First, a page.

In a bear market, shares have gone down and investments are worth less. Actually, you can think of it this way, stocks are on sale!
Let’s consider an example share that was selling for $100 when the market was up. Perhaps now it’s selling for $70. You can actually buy more shares at $70 a share than you could at $100 a share. That being said, when the market does rebound, you’ll fair well.
So sure, if I was sitting on a pile of cash I’d invest it in the current bear market. Although, I’m not sitting on a pile of cash. I do have some short term savings accounts (emergencies, car repairs, vacations, future house, and other ancillary stuff). I’m not willing to take my short term savings accounts and put them in the market. Why? Because the market is for long term savings.
Sidebar: I have a 4-month emergency fund and save all of my short term savings in a high-yield online savings account. I personally use Ally.
Lastly, keeping an emergency fund in a savings account is something that will protect me if I lost my job. I didn’t have an emergency fund most of my life but since I became fiscally responsible, I’ve implemented one. It’s a wise thing to do and have. I think now during this global pandemic, the importance of an emergency fund is really evident. If you don’t have one, let this time be an inspiration to save for one when you are able.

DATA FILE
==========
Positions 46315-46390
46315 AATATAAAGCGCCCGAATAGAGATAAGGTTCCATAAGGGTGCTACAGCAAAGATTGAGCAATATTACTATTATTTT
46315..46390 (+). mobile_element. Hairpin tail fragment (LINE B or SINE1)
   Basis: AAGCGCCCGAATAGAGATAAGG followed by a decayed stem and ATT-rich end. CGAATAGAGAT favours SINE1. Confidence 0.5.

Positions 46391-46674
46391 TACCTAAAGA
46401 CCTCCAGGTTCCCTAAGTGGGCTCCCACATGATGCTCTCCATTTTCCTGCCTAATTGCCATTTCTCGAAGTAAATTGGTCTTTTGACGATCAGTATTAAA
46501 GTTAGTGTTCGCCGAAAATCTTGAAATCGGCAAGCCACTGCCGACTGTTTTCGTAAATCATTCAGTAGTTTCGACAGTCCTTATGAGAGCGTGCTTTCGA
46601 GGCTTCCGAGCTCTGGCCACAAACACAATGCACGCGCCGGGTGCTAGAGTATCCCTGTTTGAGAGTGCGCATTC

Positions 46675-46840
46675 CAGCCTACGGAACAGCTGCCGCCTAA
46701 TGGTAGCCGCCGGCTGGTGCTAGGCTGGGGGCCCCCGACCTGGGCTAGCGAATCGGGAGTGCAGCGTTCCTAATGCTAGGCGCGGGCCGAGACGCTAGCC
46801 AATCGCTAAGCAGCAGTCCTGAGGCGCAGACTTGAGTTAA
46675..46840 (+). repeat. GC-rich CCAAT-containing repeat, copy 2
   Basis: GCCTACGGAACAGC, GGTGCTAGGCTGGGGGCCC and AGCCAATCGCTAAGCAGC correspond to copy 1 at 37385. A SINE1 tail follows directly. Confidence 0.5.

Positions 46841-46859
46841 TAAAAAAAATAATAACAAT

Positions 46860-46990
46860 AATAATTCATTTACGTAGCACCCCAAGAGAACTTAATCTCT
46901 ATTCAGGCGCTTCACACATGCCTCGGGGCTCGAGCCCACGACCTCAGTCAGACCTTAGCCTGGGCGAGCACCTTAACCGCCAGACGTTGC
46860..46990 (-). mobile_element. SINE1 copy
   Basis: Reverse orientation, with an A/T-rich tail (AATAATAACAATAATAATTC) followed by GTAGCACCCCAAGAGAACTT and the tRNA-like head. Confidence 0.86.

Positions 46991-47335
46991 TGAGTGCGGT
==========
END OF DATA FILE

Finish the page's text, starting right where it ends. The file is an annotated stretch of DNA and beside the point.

The economy – are we headed for a recession?
So the market is different than the economy but yes, they are closely related. As I heard Amanda Holden say, they are sleeping in the same bed.
A recession is defined as a temporary economic decline in which trade and industrial activity are reduced generally identified by a fall in GDP (Gross Domestic Product) in two successive quarters.
Please notice that I italicized temporary for a reason. This is all seasonally and do you know the great thing about seasons? They are only temporary and change! So we don’t need to freak out here.
We are technically not in a recession yet because our decline hasn’t yet spanned the period of two quarters. Although, I and many people do think we are headed for a recession. I found this video hopeful from Joe Davis, Vanguard Chief Economist.
He believes we are going to enter a deep recession. However, he anticipates that as the need for containment dissipates (as the virus does) the economy could rebound as quickly as late summer. The hopeful news here is that while it may be a deep recession it could also be a short recession.
Well, I hope you found some hope, encouragement and moreover are establishing your investment strategies. In summary, my strategies are:
- Dollar-cost average investing automatically both in a bear and bull market
- Keeping short-term savings accounts in high-yield online savings accounts
- Knowing my risk tolerance & choosing an appropriate asset allocation of stocks to bonds
- Ignoring the markets 😉
- Investing in the markets for the long term
- Not fearing and putting my ultimate faith in Christ
Okay, everyone be safe out there. One closing thought I’d like to share is that my pastor used the terminology of safe distancing rather than social distancing. I love it! We can keep socializing whether it be on the phone, online, video chat or 3-6 ft. apart in the physical but we just have to be safe about it.